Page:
So, about this Plumpy Nut business…

…a few hours ago I was feeling a bit cocky. I wasn’t THAT hungry, Plumpy Nut tastes a bit grim (actually, it tastes bloody disgusting by the third sachet!) but it’s edible, I was making patterns with Plumpy Nut and tweeting pix.

Now I am really hungry. My head aches. I stood up too quickly and got dizzy. I keep getting these weird white flashing lights in front of my eyes. I can’t concentrate (as the numerous half written emails in my draft box are testament to!). I wasn’t listening properly during a phone call earlier. I could feel myself getting unnecessarily cross during another call.

Obviously I am very aware of what my body is saying to me today but I am still quite fascinated by how quickly the signs of hunger manifest themselves both physically and mentally. But none of that really matters. I work at home so in about five minutes I’ll be on my sofa, I’ll watch some nonsense on TV tonight and tomorrow morning there’ll be porridge and coffee and I’ll make sense of my muddled emails.

What matters (and what I can’t get my head around) is what it must feel like to always be hungry. To always be lacking in concentration and a little bit grumpy. I also keep thinking about Alice who I met in Kenya last November.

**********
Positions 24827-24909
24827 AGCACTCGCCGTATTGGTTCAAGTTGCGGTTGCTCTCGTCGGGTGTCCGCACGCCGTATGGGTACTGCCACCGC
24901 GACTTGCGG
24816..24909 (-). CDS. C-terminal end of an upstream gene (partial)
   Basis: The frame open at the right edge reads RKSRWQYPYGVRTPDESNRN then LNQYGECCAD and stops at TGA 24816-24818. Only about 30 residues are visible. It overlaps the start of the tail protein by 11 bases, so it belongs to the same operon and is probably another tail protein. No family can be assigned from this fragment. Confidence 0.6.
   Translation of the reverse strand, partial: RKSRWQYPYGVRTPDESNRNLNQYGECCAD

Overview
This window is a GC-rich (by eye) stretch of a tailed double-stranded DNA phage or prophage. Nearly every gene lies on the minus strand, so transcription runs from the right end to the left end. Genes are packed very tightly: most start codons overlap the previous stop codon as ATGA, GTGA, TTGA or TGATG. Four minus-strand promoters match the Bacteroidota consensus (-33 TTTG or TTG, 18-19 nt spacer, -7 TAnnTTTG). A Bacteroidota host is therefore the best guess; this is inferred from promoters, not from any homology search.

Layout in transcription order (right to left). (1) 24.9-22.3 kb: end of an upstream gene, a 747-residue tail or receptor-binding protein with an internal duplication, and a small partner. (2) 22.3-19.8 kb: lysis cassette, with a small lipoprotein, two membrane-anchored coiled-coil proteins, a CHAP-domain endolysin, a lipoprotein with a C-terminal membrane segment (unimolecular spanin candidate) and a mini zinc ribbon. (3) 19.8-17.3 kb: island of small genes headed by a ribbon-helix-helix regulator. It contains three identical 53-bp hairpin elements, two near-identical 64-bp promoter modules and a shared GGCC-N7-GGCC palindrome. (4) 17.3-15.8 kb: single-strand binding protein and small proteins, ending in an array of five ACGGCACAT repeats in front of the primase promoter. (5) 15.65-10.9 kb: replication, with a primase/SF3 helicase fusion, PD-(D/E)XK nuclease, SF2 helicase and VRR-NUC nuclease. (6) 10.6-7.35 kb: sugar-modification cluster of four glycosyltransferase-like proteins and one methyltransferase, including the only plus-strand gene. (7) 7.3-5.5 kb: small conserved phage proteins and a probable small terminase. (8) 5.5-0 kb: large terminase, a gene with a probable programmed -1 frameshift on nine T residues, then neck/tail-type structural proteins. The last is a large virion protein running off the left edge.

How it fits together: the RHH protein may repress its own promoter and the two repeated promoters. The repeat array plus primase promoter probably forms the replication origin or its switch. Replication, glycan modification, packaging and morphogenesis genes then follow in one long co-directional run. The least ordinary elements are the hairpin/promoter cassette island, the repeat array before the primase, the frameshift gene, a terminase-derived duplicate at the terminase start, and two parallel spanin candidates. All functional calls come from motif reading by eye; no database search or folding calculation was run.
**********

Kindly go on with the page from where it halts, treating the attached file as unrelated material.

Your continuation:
Alice travelled for a whole week in temperatures of up to 40 degrees to get her son Joseph to a feeding centre. He was so severely malnourished that he couldn’t sit up or speak. I asked her a stupid question about what she was thinking during the journey. “I only hoped I would get there in time”, she said. Of course that is what she was thinking. She wasn’t thinking about red wine and burgers.

She did get there in time and what was waiting for her and Joseph was the Merlin team and Plumpy Nut. Now read that sentence again and say PLUMPY NUT in a superhero voice. That’s better.

Because in places like Turkana in Kenya Plumpy Nut is not a one day Challenge, it’s a lifesaver. It’s an eight week therapeutic feeding programme that can bring a severely malnourished child back to life. And it costs just £50 for the whole eight weeks. And because Merlin is particularly brilliant and cares about the sustainability bit, while children are being treated their mothers get training on things like health, nutrition and cooking with limited resources.

So that’s what me eating Plumpy Nut for one day is about. Isn’t that the coolest and simplest fundraising idea?

Now will someone somewhere PLEASE cough up £10 and get me up to £500!

You can also sign up at


2 thoughts on “So, about this Plumpy Nut business…

  1. Hy every one,
    Hy Catherine,
    I like the way you tell your story. Relativity is always a good approach for a better understanding of complex problems.
    Here is a video called “Nutritional Autonomy for All” (I participated to the shootings) made by Nutriset that precisely describes what Plumpy’Nut is and why it is so useful for all humanitarian actors involved in the fight against malnutrition.
    Have a good day

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